The existing mobile radio networks are used for
communication across borders between the toll terminal and the toll operator
determining the location of the toll terminal
billing of the toll trip, for example, via the mobile radio invoice
An intermediate checkpoint is a checkpoint of the infrastructure operator. In conventional toll collection systems, these are for example highway bridges equipped with cameras for automatically recording the license plates of all passing vehicles. Within the context of the invention, each mobile radio cell can operate as a checkpoint and can be defined individually for each toll customer and for each trip. Typically, at a short distance after the checkpoint, an exit road is provided for the enforcement authorities (exit or parking area), where the toll evaders and vehicles that were not positively identified can be pulled over and checked.
Mobile Radio Customer 1:
The mobile radio customer 1 is a contract customer of a GSM network operator or a service provider to be used for collecting the tolls via the mobile radio invoice.
Mobile Customer 2:
The mobile customer 2 is the owner/operator of the vehicle subject to tolls, normally identical to or closely related to the mobile radio customer 1. The toll customer is a temporary contract partner of the toll operator for the toll trip.
The toll customer books the toll trip in advance and notifies the toll center of the start and stop of the toll trip.
Mobile Radio Network Operator 3:
The mobile radio network operator 3 is the home network operator of the mobile radio customer with whom the customer has a contractual relationship. The mobile radio network operator 3 provides technical interfaces to the toll operator and enables data communication (e.g., via SMS, GPRS or Voice) and billing (e.g. the existing PayPerEvent Interfaces). The mobile network operator handles roaming in other mobile radio networks during trips to foreign countries.
Roaming Network Operator 3 a:
The roaming network operator 3 a is a network operator providing the network for communicating with the toll terminal when the vehicle is located in a foreign country. The standard GSM roaming contracts apply to technical connections and inter-operator billing between the home network operator 3 and the roaming network operators 3 a. The roaming network operator handles the mobile radio communication with the toll terminal in a foreign country and forwards the data traffic to the home network operator. The roaming network operator also settles surcharges with the home network operator through existing roaming processes.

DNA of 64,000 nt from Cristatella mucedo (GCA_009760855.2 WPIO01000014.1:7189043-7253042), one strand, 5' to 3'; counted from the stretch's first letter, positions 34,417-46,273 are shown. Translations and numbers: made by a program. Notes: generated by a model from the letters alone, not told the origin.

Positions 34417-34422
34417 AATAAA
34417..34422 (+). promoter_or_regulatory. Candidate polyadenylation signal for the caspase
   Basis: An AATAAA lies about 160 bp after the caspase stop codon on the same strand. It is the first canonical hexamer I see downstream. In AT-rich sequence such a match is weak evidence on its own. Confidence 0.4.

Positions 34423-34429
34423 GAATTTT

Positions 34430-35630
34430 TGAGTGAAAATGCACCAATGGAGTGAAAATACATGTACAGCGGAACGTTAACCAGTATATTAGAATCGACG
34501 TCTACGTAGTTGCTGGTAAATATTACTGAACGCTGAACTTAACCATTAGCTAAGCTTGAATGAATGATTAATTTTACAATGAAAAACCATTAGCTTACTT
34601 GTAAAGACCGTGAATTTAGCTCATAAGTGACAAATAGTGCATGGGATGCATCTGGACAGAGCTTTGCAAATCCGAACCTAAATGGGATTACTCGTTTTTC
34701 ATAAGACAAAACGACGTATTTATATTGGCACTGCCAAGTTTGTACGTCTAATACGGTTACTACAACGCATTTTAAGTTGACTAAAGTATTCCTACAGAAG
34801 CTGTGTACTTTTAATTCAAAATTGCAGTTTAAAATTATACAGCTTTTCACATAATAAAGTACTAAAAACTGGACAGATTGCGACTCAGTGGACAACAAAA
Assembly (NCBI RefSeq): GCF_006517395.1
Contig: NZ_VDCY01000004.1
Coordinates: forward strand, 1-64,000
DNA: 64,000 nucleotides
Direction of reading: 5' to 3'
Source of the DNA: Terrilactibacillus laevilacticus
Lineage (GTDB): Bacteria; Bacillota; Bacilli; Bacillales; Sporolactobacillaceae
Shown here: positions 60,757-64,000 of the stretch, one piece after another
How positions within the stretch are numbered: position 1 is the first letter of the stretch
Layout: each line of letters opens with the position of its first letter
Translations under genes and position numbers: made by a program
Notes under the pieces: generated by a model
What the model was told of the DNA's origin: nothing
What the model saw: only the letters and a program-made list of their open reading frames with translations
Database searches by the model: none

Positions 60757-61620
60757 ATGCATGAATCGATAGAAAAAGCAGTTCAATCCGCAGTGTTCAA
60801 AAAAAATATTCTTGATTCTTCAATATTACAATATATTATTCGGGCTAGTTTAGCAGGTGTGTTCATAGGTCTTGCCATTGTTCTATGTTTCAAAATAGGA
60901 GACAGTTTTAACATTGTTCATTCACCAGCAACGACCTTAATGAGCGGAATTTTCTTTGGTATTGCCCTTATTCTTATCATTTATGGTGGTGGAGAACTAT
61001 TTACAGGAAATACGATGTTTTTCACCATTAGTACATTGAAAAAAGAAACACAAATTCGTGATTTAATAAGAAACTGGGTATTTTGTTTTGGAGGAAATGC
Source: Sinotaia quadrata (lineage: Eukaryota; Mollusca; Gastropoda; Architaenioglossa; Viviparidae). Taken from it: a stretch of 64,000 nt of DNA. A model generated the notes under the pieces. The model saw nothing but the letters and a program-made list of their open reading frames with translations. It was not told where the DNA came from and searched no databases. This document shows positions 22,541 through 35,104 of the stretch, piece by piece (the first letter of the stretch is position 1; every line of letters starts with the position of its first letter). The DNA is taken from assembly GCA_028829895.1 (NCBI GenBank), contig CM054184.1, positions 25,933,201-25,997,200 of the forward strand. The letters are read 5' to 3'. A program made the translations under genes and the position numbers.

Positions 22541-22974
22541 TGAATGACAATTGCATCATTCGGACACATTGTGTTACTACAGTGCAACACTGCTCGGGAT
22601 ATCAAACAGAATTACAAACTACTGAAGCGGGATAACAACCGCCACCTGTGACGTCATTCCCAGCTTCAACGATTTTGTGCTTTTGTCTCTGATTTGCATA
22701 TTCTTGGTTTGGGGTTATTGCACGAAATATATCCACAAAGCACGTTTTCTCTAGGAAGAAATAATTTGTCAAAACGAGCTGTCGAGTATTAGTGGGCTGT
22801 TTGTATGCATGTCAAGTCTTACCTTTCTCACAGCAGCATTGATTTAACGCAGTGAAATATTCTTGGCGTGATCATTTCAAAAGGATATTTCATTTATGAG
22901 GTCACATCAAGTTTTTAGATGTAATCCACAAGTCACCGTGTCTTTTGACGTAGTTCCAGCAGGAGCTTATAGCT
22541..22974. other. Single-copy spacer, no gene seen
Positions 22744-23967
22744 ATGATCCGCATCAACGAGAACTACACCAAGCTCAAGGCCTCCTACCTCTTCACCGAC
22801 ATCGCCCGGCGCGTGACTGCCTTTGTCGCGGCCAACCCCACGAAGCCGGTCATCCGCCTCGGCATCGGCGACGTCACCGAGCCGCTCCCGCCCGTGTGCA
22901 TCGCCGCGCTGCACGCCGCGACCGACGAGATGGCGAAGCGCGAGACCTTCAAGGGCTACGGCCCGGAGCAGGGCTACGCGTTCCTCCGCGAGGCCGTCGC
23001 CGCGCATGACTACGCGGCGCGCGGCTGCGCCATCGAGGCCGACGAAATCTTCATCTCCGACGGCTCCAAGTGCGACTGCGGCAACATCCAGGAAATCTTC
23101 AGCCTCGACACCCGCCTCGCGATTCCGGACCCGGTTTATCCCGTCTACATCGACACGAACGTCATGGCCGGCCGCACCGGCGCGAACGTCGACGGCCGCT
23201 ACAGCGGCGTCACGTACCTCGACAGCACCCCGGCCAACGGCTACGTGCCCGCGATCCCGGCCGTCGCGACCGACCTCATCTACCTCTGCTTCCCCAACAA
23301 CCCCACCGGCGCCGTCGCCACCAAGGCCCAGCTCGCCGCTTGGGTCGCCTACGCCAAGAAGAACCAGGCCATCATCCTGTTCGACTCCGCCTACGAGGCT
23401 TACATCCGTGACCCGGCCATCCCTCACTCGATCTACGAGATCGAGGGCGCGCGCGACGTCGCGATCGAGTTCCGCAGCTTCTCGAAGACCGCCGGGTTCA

Toll Operator 4:
The toll operator 4 operates one or several toll centers and handles the toll transactions with respect to the toll customer 1 via the mobile radio home network operator 3, and with respect to the traffic infrastructure operator 5. The toll operator 4 has for the duration of the toll trip a contractual relationship with the toll customer 1, for example through verification via coupon SMS. The toll operator also has contractual relationships and operates technical interfaces with those mobile radio network operators 3 who he wants to use for conducting toll transactions. The toll operator also has contractual relationships with all relevant infrastructure operators 5 and reimburses them for all handled toll trips and provides technical interfaces for “enforcement” support, for example through notification of checkpoints crossings, inquiries with respect to specific vehicles and toll coupons.
The toll operator can set checkpoints for individual toll trips, e.g., also upon request/definition by the infrastructure operators.
Traffic Infrastructure Operator 5
The traffic infrastructure operator 5 provides the road infrastructure and conducts official or private “enforcement” functions, i.e., conducts vehicle checks himself or delegates them to legally separate enforcement entities.
Enforcement Station 6:
The enforcement station 6 conducts traffic checks on-site to identify and prosecute toll evaders; in the case of a government infrastructure, this is for example the highway patrol.
The basic process of toll collection will now be described with reference to
At the start of each trip with toll road sections, the toll customer 1 notifies the toll center 7 of the toll operator 4 of the planned route. This “booking” can be conducted via different communication accesses. For example, an SMS can be sent, communication can be conducted via data channels of the mobile radio network, a voice access can be used with IVR systems, or access can be provided via the Internet. At the time of registration/booking, the toll customer transmits preferably the following contents:
his identity, for example, in the form of a mobile radio subscriber number (MSISDN) or another unique reference for the toll operator concerning the identity and the MSISDN of the toll customer
the vehicle data relevant for determining the toll, e.g., vehicle type, number of axles, weight, hazard class, etc., or another reference to these data which are unique for the toll operator